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Unit information: Tragedy and Self in 2015/16

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Unit name Tragedy and Self
Unit code CLASM0051
Credit points 20
Level of study M/7
Teaching block(s) Teaching Block 1 (weeks 1 - 12)
Unit director Dr. Lampe
Open unit status Not open




School/department Department of Classics & Ancient History
Faculty Faculty of Arts

Description including Unit Aims

Why does Iphigenia’s change of heart, in Euripides Iphigenia in Aulis, strike Aristotle as wildly improbable? Why does Epictetus believe that the tyrant cannot threaten a wise man? When Odysseus asks Sophocles’ Philoctetes, “Give me yourself,” what is Philoctetes supposed to give? All of these questions provoke us to think about what makes someone who they are. “Selfhood” is a hot topic in philosophy and cultural theory today, but rather than engaging the contemporary debate head-on, in this unit we’ll approach it through Greek tragedy. In fact, in most instances we will find that the reception of Greek tragedy has been instrumental in the formulation of theories of selfhood. Hence we will be able simultaneously to develop more sophisticated ways of understanding what makes us who we are and richer enjoyment of some of antiquity’s most famous dramas. We will also sample modern cinema and drama, including Heinrich von Kleist’s Penthesilea, Charles Mee’s Orestes 2.0, and Slavoj Zizek’s The Pervert’s Guide to Cinema.

Note: Mee's tragedy includes potentially offensive language and content

By the end of this unit, students should:

  • be familiar with ancient ideas relevant to selfhood from Aristotle’s Nicomachean Ethics, Poetics and Epictetus’ Discourses;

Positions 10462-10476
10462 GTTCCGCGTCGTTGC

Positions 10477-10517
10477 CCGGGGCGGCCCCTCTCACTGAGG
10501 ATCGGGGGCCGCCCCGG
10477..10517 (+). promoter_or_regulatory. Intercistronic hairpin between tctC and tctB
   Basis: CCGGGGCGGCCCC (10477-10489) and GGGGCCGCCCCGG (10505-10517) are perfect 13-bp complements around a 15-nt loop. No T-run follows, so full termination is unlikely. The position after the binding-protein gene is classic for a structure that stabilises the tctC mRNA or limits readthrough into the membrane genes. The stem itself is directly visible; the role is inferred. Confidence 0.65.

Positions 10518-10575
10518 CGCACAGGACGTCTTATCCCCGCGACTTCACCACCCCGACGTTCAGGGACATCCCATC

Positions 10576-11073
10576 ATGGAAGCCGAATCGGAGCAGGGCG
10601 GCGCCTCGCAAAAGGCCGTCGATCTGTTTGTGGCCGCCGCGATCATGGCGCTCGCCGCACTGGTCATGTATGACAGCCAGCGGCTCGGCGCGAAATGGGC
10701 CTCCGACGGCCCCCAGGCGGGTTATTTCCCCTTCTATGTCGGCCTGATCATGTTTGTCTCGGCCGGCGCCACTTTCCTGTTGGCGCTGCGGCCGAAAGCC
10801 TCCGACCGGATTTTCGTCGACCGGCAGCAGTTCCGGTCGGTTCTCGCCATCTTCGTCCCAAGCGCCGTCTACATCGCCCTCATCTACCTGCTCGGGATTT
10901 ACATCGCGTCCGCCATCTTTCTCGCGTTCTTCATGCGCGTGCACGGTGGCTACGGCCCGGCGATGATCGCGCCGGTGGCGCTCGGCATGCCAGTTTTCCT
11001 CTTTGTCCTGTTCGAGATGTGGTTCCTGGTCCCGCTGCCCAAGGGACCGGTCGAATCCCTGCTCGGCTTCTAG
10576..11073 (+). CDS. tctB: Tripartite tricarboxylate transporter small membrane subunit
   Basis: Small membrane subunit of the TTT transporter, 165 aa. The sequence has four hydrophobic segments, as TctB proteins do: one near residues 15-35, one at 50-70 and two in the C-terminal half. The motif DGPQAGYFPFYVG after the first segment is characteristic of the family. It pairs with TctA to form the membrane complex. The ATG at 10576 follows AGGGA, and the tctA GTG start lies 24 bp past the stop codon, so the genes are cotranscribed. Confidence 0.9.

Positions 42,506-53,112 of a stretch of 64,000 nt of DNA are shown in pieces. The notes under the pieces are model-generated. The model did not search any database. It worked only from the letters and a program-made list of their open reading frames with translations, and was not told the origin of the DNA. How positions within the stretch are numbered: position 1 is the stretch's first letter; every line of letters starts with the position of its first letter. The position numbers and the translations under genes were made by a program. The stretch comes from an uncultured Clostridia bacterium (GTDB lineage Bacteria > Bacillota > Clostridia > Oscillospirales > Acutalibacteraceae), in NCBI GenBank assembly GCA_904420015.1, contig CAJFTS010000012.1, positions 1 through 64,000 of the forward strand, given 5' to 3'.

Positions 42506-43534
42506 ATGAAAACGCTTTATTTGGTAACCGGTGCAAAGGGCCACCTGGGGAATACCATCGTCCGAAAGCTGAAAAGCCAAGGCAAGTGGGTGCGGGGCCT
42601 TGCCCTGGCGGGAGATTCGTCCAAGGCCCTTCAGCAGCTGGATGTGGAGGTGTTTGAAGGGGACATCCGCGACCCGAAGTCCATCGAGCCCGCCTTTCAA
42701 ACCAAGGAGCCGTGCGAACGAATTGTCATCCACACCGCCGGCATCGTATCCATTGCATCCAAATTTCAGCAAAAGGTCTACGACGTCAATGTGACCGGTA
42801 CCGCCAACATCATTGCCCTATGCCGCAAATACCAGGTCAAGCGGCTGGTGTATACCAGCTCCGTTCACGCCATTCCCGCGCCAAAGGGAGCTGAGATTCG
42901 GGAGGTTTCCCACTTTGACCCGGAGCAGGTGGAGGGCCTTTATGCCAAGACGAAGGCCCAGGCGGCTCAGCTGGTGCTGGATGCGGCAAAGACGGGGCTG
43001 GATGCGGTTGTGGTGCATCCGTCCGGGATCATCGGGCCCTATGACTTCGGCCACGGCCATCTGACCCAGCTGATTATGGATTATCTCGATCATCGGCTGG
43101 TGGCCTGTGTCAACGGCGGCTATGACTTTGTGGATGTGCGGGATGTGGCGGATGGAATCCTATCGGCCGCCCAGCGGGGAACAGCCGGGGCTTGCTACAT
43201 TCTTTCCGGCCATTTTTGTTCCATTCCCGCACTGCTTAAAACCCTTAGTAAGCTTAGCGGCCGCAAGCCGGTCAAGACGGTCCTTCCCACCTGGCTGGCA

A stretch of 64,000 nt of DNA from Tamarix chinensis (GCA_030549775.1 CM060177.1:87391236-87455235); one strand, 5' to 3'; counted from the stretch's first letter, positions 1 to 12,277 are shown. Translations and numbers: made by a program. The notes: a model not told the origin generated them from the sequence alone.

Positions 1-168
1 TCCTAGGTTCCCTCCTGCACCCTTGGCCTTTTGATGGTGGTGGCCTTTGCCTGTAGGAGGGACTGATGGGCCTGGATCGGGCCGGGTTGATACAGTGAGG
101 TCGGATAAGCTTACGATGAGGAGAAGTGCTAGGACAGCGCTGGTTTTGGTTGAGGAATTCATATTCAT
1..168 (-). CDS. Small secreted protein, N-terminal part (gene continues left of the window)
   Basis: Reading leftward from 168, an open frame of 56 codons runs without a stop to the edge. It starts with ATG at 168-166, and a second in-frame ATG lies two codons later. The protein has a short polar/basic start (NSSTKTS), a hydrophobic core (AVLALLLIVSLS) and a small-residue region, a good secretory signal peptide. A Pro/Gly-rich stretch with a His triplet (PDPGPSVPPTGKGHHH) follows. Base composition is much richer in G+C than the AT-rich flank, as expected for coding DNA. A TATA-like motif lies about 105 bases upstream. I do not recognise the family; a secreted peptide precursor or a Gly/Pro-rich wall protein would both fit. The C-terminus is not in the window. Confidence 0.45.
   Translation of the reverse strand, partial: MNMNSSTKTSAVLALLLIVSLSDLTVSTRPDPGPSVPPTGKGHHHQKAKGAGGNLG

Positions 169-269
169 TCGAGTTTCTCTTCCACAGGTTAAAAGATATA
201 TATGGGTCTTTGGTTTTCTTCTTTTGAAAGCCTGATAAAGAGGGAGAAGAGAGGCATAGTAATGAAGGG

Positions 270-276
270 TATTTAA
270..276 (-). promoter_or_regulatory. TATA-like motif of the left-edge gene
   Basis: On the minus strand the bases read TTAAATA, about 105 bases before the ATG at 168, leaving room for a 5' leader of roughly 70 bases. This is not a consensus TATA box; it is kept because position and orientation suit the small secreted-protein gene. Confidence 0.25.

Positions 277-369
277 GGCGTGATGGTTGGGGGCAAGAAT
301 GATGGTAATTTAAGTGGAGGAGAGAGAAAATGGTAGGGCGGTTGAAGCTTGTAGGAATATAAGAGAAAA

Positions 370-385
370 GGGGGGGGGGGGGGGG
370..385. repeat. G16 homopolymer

• be familiar with modern ideas relevant to selfhood from Hegel, Lacan, Kristeva, Cixous, and Ricoeur;
  • have a detailed and thoughtful acquaintance with Euripides’ Iphigenia in Aulis, Sophocles’ Antigone and Philoctetes, Kleist’s Penthesilea, and Charles Mee’s Orestes 2.0;
  • understand how the reception of these tragedies has influenced the formulation of theories of selfhood;
  • have had opportunities to sharpen their understanding of all of these things in seminar conversations, oral presentations, and written assignments.

Intended Learning Outcomes

  1. gain a basic understanding of central ideas and communicative strategies of the four central texts,
  2. come to appreciate how the texts bear on the unit themes (humanity, the cosmos, and the gods; rationality, persuasion, and the

power of words),

  1. gain sophistication in discussing several sub-themes (e.g. myth, rhetoric, and philosophy; space and time; freedom and necessity; mortality and death; nature and reality; individual and community)
  2. Have abundant opportunities to develop their understanding through written response and seminar discussion
  3. Have the opportunity to develop their skill in formal writing

Teaching Information

Mini-lectures (approximately 30 minutes) and seminars (including short student presentations)

Assessment Information

Summative Assessment: one essay of 5,000 words

Formative Assessment: feedback on oral presentation

Reading and References

  • Euripides, Iphigenia in Aulis. Trans. C. Walker. Chicago.
  • Mee, C. L. (1993) Orestes, Performing Arts Journal 15.3: 29-79
  • Heinrich von Kleist, Penthesilea. Trans. M. Greenberg. Yale.
  • Sophocles, Philoctetes. Trans. D. Grene. Chicago.